This leads the game to having a larger scale and a different flow compared to previous installments — if those 100-plus hours didn’t convince you of the former, I’m not sure what will. This is at once daunting and exciting: there’s so much to do, you’re not quite sure where to start. I mentioned in one of my previous reviews that it’s a tricky feat for a JRPG to make its most mundane elements entertaining, but that is exactly what Dragon Quest VII pulls off.
Taking advantage of the game’s class system — which allows you to switch between various jobs like Cleric, Thief and Pirate and learn their respective skills — is as addictive as you’d expect. And there’s just nothing quite like questing around a giant world like this, chatting up charming NPCs and venturing into puzzle-filled dungeons. This part of the throwback largely works; my inner completionist was hypnotized by the prospect of mastering every class and nabbing every fragment.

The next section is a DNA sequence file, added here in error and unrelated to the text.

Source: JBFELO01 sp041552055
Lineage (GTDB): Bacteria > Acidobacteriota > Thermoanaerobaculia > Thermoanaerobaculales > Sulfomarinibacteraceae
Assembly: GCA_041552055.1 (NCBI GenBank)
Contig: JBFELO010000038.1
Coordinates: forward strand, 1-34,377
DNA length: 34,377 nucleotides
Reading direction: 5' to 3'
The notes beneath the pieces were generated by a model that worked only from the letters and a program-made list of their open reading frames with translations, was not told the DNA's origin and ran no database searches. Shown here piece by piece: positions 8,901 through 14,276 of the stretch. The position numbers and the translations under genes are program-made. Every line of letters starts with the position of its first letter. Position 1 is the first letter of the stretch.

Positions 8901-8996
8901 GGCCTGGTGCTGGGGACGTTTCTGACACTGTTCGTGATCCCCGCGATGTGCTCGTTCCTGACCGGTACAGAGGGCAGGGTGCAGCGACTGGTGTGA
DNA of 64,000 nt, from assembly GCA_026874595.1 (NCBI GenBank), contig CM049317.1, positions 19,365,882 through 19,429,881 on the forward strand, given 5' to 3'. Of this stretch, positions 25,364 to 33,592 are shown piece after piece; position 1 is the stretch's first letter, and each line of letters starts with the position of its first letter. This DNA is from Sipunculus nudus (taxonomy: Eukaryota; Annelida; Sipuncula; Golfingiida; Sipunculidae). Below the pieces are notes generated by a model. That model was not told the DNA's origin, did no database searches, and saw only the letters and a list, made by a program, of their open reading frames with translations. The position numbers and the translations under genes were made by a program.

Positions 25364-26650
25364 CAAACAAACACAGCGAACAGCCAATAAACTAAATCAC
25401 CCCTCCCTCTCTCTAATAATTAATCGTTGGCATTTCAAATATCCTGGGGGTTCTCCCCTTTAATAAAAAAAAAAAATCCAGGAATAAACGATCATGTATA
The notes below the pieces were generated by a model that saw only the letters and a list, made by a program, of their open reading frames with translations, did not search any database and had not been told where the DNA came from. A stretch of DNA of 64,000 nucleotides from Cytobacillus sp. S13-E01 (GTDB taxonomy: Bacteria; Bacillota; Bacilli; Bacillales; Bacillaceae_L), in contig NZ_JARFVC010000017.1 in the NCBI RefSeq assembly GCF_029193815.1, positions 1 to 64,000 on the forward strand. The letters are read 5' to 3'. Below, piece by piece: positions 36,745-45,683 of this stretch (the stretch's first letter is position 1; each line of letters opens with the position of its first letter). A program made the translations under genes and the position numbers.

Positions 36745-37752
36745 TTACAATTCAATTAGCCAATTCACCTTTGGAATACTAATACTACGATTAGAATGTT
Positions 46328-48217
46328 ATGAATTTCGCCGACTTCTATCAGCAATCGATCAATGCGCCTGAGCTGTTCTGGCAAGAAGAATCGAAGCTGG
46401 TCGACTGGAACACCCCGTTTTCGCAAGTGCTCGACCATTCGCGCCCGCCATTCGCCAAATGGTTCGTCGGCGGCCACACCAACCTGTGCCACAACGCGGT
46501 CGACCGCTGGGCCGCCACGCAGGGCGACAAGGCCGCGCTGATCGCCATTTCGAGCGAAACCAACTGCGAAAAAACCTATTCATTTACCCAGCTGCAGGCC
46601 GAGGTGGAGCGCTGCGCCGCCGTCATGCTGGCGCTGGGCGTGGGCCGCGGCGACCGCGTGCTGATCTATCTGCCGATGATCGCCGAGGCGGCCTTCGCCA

My largest complaint centers on the interface, which is curiously one of the only elements not to receive a significant upgrade. As previous reviews have illustrated, I’m not a big fan of save points, and Dragon Quest’s chatty clergymen are a particularly egregious example of this archaic design choice (especially when one has just experienced the save-anywhere convenience of Shin Megami Tensei IV: Apocalypse).